Sever’s Disease

Sever’s disease is also known as calcaneal apophysitis, which is a medical condition that causes heel pain I none or both feet. The disease is known to affect children between the ages of 8 and 14.

Sever’s disease occurs when part of the child’s heel known as the growth plate (calcaneal epiphysis) is attached to the Achilles tendon. This area can suffer injury when the muscles and tendons of the growing foot do not keep pace with bone growth. Therefore, the constant pain which one experiences at the back of the heel will make the child unable to put any weight on the heel. The child is then forced to walk on their toes.

Symptoms

Acute pain – Pain associated with Sever’s disease is usually felt in the heel when the child engages in physical activity such as walking, jumping and or running.

Highly active – Children who are very active are among the most susceptible in experiencing Sever’s disease, because of the stress and tension placed on their feet.

If you have any questions, please feel free to contact our offices located in Southbury and Farmington, CT . We offer the newest diagnostic and treatment technologies for all your foot and ankle injuries.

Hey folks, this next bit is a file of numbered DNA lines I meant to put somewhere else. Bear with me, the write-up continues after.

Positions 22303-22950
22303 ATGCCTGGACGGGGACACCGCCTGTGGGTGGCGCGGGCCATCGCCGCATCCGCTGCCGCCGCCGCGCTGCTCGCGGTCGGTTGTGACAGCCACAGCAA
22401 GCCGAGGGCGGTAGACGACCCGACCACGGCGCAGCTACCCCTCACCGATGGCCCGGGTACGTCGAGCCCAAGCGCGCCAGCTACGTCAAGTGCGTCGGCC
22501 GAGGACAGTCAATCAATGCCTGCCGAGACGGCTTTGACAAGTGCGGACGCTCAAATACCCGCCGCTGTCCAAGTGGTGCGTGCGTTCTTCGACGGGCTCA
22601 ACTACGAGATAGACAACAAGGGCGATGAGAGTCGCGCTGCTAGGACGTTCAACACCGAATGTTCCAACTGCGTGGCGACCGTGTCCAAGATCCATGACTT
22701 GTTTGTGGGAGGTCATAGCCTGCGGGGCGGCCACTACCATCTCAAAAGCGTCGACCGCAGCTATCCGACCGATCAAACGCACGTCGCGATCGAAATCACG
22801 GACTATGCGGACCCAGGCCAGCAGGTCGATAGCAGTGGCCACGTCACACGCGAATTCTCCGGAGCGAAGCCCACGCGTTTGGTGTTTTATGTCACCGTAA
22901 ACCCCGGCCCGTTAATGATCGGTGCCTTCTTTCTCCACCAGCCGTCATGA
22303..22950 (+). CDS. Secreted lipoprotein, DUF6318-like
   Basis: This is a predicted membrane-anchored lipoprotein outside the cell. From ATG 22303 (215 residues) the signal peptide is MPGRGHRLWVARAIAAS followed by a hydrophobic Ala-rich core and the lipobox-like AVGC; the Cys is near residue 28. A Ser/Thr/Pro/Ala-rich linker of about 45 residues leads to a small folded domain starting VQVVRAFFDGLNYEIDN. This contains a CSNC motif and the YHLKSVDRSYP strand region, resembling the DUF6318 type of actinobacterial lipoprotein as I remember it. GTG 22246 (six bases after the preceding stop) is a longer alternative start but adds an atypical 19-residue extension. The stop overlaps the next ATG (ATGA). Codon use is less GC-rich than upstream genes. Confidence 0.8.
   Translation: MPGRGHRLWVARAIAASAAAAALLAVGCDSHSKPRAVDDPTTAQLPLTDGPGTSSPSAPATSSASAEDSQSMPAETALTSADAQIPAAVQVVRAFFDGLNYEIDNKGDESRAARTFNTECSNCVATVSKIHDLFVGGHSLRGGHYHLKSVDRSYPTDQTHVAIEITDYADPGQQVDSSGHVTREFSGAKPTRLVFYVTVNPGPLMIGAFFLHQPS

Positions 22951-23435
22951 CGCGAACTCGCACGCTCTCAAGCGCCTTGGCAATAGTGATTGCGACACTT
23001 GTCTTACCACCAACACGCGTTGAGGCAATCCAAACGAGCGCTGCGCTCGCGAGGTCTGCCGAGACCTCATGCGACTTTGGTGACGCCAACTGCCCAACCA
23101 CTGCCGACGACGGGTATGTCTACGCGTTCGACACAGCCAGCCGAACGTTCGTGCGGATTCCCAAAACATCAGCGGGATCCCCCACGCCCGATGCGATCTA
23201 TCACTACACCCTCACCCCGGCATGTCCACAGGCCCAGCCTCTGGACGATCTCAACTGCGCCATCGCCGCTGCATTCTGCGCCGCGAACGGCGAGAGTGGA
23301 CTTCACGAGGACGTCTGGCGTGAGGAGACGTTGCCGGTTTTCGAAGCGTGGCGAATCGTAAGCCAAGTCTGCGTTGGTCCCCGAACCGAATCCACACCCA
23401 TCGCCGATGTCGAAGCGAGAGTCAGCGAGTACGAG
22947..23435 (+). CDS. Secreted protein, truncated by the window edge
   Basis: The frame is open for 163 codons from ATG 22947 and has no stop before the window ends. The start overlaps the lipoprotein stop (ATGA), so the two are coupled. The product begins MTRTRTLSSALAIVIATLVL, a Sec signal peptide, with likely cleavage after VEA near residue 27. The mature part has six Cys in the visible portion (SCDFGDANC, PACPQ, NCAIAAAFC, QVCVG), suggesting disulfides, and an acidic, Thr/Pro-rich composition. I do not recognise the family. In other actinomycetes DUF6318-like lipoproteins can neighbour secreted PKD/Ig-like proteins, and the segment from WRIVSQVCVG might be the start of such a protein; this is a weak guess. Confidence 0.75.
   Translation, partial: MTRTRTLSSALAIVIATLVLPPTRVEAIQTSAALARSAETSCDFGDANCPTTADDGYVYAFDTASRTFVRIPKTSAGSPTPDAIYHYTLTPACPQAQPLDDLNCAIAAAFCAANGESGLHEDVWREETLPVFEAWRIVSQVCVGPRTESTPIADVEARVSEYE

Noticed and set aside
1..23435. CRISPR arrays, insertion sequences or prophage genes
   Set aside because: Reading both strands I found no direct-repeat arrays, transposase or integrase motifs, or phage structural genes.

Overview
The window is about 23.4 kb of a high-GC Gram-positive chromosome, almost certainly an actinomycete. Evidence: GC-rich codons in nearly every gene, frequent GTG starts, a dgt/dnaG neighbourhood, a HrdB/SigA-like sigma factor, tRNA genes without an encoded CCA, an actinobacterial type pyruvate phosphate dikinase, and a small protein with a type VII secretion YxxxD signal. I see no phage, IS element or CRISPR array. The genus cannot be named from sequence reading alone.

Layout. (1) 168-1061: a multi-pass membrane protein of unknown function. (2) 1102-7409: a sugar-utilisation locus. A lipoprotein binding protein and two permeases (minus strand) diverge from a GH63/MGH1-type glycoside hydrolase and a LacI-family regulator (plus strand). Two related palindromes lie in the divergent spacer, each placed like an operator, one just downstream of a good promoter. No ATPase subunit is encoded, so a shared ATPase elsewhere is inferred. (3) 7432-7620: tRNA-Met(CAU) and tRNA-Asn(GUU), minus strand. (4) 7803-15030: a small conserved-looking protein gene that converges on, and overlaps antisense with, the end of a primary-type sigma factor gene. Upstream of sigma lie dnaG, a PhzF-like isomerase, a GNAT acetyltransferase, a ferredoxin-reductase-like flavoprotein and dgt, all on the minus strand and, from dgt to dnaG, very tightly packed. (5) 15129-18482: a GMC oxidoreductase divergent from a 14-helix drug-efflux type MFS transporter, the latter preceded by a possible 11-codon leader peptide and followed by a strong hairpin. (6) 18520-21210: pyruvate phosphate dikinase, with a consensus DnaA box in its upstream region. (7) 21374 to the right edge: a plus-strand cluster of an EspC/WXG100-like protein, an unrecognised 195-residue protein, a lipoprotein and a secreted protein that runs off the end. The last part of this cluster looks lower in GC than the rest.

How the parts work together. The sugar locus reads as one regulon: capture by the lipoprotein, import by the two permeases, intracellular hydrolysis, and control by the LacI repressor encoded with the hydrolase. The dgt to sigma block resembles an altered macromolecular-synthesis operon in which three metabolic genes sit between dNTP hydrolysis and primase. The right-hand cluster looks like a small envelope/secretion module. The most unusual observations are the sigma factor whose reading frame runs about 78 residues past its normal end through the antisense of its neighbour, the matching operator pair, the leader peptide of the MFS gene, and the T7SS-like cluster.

Read more about Sever's Disease
Tuesday, 03 May 2022 00:00

Vascular Foot Testing with Diabetes

When a person has diabetes, it is important to have annual foot checks, which might include vascular and possibly other testing of the feet. Neuropathy is a common complication of diabetes that interferes with feeling in the feet. This can lead to undetected foot sores or ulcers that are left untreated and can lead to foot amputation. A qualified podiatrist will palpate the Dorsal Pedis and Posterior Tibial arteries looking for pulses, review the skin quality, and check capillaries. Things like hair loss, thin, smooth, shiny skin, thick, brittle nails, and tapering toes are noted as they might indicate changes in artery function. Fissuring, particularly in the heels and oedema are checked as these may indicate “ischaemia” or buildup or blockage in the arteries. Diabetics can take action to protect their feet from vascular issues by wearing properly fitting shoes and socks, regular exercise, taking medications as prescribed, and weight management. Regular visits to a podiatrist should be scheduled to stay on top of foot health of diabetics.